700 Nigerian NHS Nurses Could Be Under-Qualified After Testing Scam

In a new report, it’s been revealed that up to 700 nurses on the frontlines of UK hospitals were fraudulently tested in Nigeria, resulting in a lack of qualification for the job.

NHS Workers Under Investigation

More than 700 frontline NHS workers might be treating patients while under investigation for alleged qualifications fraud described as ‘industrial-scale.’

Nurses and midwives aiming to work in the UK must go through a rigorous assessment process, including a computer-based test (CBT) and a practical examination. NHS patients now face challenges as the dismissal of workers could see delays in appointments previously scheduled.

Nursing and Midwifery Council Alert

The Nursing and Midwifery Council (NMC) say that unauthorized Nigerian nurses underwent CBT at Yunnik Test Centre in Nigeria, which is obligatory to achieve legal working status in the UK as a nurse. 

According to the NMC, tests were being completed “statistically significantly quicker” at the Yunnik Testing Centre, resulting in concerns being flagged.

According to the findings, the test centre assessed 48 nurses and midwives previously under investigation for fraudulent practices.

A Worrying Time for NHS

“It’s very, very worrying if … there’s an organization that’s involving themselves in fraudulent activity, enabling nurses to bypass these tests, or if they are using surrogates to do exams for them,” admitted ex-NHS Trust Chair Peter Carter.

Carter argued that the patients are at risk, “the implication is that we end up in the UK with nurses who aren’t competent,” Carter said.

Majority of Checked Applications Face Rejection

Out of the 80 applications reviewed so far, the NMC has rejected the vast majority, indicating potential widespread issues in the qualifications of these individuals.

“We have concerns that 48 people already on the register obtained their test result fraudulently,” said NMC Chief Executive Andrea Sutcliffe.

Carter’s Praise for NMC

Carter hailed the NMC for rejecting the applications “to protect the quality of care and patient safety and the reputation of nurses.”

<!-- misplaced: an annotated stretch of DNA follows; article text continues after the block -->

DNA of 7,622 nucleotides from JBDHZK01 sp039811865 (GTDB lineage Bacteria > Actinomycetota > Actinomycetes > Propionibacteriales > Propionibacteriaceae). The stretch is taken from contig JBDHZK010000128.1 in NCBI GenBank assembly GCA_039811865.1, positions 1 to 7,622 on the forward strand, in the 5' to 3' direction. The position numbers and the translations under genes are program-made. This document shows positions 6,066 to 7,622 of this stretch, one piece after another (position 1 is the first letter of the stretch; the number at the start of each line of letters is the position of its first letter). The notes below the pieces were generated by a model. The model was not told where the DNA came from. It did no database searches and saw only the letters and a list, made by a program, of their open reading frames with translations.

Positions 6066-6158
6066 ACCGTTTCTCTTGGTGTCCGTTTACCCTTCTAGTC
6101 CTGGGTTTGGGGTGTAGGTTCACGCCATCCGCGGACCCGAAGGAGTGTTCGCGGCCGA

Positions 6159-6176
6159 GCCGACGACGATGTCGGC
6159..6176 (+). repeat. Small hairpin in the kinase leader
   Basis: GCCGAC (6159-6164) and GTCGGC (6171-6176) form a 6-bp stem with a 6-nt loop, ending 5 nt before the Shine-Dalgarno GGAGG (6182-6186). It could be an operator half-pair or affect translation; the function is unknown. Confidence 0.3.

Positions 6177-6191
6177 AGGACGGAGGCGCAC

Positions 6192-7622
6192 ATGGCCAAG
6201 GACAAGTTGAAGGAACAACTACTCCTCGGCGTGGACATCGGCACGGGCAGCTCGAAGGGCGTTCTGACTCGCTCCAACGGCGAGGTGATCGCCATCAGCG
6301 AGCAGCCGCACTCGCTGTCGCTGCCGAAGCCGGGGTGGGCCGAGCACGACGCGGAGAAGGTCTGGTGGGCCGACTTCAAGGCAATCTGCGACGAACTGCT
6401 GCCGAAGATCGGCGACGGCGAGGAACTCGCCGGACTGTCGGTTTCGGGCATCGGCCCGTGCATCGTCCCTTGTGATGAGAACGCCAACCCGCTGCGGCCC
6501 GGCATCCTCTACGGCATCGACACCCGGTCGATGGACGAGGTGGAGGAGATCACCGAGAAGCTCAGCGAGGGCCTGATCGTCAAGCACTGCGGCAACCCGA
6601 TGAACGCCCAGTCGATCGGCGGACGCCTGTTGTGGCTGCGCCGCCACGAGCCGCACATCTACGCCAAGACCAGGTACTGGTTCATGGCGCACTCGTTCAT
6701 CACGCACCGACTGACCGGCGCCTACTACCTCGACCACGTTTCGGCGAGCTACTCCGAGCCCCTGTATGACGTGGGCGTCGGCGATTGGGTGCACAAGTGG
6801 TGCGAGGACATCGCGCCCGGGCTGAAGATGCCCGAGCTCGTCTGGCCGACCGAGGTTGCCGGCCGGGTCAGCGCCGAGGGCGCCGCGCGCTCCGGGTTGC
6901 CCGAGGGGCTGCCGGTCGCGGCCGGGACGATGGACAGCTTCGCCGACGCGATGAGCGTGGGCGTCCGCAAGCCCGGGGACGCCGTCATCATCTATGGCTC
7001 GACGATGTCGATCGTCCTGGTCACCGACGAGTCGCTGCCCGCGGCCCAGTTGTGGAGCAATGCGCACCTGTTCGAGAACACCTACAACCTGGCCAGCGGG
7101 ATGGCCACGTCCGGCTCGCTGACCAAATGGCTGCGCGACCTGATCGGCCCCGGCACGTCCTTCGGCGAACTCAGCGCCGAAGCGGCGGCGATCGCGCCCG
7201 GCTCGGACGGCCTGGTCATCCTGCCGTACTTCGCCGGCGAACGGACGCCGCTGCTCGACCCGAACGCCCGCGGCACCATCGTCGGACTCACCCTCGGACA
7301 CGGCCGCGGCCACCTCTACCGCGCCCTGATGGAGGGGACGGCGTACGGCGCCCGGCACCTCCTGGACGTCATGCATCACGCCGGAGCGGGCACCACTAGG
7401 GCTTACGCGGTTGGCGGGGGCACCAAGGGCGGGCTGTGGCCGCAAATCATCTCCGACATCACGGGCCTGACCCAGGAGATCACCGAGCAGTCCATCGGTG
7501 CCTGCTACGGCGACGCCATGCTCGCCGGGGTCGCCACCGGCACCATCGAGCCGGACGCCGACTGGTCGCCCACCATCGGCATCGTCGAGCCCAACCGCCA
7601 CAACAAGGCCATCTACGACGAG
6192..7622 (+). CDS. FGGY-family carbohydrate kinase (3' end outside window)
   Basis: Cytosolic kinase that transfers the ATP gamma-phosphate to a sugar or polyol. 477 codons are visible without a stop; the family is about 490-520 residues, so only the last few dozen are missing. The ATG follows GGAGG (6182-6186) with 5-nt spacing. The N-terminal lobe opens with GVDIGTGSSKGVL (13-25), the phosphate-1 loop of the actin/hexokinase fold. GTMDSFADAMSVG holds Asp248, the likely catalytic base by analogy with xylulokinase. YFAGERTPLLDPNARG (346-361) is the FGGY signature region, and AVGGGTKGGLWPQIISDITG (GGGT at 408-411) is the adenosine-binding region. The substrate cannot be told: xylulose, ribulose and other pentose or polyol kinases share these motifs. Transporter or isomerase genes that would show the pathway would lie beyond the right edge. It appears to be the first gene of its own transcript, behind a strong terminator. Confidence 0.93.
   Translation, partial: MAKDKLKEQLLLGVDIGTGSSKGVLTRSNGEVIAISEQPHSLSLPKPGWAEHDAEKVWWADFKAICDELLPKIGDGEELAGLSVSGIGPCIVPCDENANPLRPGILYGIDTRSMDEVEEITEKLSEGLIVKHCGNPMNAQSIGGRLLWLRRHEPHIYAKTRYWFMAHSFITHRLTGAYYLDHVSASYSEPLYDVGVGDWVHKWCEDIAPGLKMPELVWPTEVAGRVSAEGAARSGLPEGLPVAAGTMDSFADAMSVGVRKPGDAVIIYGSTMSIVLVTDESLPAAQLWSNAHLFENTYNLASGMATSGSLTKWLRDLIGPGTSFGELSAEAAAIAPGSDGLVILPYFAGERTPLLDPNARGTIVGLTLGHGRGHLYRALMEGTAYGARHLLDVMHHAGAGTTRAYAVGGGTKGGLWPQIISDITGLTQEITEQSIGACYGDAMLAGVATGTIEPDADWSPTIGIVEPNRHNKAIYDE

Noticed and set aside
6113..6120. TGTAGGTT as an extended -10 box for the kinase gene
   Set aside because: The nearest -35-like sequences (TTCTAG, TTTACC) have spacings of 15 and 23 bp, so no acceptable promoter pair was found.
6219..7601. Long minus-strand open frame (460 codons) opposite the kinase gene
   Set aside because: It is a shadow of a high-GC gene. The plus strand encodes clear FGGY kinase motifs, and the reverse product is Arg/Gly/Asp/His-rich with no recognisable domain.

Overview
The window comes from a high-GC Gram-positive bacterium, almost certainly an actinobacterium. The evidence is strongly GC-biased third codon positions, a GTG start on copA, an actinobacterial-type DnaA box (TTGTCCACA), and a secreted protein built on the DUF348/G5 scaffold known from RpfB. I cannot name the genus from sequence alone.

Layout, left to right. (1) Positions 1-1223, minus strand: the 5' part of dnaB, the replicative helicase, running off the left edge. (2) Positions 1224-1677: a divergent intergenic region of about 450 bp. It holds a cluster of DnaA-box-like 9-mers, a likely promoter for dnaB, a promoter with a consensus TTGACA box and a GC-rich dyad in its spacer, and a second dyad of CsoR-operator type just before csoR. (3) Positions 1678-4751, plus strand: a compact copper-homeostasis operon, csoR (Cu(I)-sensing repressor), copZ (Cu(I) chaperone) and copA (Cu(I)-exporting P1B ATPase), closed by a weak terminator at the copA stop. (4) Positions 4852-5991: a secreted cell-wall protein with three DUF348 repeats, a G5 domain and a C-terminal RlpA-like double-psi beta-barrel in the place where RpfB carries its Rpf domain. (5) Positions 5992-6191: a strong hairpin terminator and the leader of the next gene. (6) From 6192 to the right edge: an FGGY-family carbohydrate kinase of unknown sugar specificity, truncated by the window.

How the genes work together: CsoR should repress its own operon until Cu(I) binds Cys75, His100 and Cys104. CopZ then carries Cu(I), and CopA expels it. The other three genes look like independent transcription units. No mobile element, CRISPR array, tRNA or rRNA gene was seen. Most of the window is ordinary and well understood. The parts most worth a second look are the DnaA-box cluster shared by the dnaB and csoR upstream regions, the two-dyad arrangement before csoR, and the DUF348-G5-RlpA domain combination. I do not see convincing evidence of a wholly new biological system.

The NMC said they were rejected due to “serious concerns” and added that “even with a new CBT there remains character concerns given what happened at Yunnik and what the data appeared to show about these individuals.”

Frauds Working as Healthcare Assistants

Despite the rejection of applications, qualified nurses and midwives from Nigeria are reportedly working in the NHS and care homes, taking care of specialized medical tasks.

“We’ll hold hearings where an independent panel will decide whether those individuals gained fraudulent entry to our register. If so, they’re likely to be removed from the register,” Sutcliffe insisted.

Sutcliffe admitted that there are 669 more nurses that they believe to be fraudulent, “There are 669 applicants to the register about whom we have the same fraud concerns,” she said.

All Results from Yunnik Site Declared Invalid

As a consequence of the fraud findings, the NMC deemed all results from the Yunnik site invalid, affecting 515 professionals on the NMC register.

“Those in charge at this center have exploited the hope of workers wanting to nurse in the UK and left our members in a desperate situation,” said Scotland secretary for GBM Louise Gilmour.

“The profession’s high standards of integrity must be enforced, but these aspiring nurses were badly advised, firstly, to enrol at this centre and then give questionable accounts of what happened there,” Gilmour continued.

Gilmour Requests Retake

Gilmour argued that those already working in the UK “should be given another chance and allowed to work if they pass the necessary tests in the UK.”

If a nurse was linked to the test centre but already has a job on the frontline of UK hospitals, they will not be revoked but will be ordered to retake the test in more trusting settings.

The post 700 Nigerian NHS Nurses Could Be Under-Qualified After Testing Scam first appeared on Pulse365 Limited.

Featured Image Credit: Shutterstock / Dragos Condrea. 

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